There has been a bit of a brou-ha-ha in costuming and re-enacting circles over the last week over how to behaving in public while dressed up, and how much we should expect from the public to accommodate our particular needs due to our lifestyle choice.
I don’t want to get involved in the specific drama that has triggered this, but I thought that a bit of a guideline of the things that I keep in mind, and the things that I warn models and friends dressing up with me to be aware of, when dressed in costumes of period attire, might be helpful.
These are rules of etiquette I stick to when I’m out and about in costume or historical dress, whether it’s just having fun wearing a costume for a day, being in a public space for a photoshoot (formal or informal), stopping at the supermarket on my way home for a talk, or living as much as possible in the past for the Fortnight in 1916.
My goal is always to be as courteous as possible to the general public and the businesses and institutions that generously allow me to use their facilities, and to give people a positive impression of costumers.*
1. When you’re in public in a costume or historical dress, you’re an ambassador for all costumers and re-enactors.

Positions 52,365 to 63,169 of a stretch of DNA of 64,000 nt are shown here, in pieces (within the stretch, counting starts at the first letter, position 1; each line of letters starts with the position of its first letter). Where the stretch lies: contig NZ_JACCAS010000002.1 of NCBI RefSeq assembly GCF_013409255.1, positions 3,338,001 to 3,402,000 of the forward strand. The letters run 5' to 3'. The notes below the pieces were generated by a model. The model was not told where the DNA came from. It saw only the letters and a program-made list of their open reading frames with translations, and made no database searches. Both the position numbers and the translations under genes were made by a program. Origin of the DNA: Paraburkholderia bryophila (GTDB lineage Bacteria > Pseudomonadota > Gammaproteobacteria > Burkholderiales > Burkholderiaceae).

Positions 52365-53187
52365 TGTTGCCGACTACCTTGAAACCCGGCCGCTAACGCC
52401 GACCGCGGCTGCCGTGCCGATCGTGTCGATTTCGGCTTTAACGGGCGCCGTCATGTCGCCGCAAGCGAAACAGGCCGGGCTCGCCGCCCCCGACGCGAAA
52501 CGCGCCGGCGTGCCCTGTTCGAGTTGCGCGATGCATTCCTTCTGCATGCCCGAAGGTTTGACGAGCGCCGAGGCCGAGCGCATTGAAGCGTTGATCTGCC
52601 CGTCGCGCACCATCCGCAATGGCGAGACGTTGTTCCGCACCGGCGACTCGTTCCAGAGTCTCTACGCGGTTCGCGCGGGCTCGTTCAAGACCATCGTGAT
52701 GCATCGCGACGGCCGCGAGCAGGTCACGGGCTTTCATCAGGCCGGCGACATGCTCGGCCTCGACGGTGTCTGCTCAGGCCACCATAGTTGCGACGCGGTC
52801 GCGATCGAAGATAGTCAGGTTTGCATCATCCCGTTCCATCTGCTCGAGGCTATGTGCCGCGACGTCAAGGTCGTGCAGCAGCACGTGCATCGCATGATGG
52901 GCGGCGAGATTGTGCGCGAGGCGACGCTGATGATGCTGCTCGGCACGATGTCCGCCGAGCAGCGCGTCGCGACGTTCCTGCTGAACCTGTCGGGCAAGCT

Most of the public don’t encounter a huge number of costumers or people in historical dress. So whatever impression you give will be the impression that they take away of costumers. If you are kind, welcoming, and polite, they will assume we all are, and will treat us in like manner. If you’re snobby, and demanding, and a know-it-all, the next five costumers who encounter this person will pay for your rudeness.
So when people say ‘Oh, you look just like Belle from Beauty and the Beast‘ when I wear Ninon, I smile and say ‘thank you!’ and take the compliment in the spirit it was intended, although I personally do not care for Disney princesses. Then, if they seem really interested, I may tell them my dress is actually based on a 17th century portrait of the French kings cousin, wearing a style of dress that did indeed influence the design for Belle’s gown (via Robe de Cour). But I do this with enthusiasm, and a smile, so they learn something, but don’t go away feeling that historical costumers are snobs, or that all I did was correct them.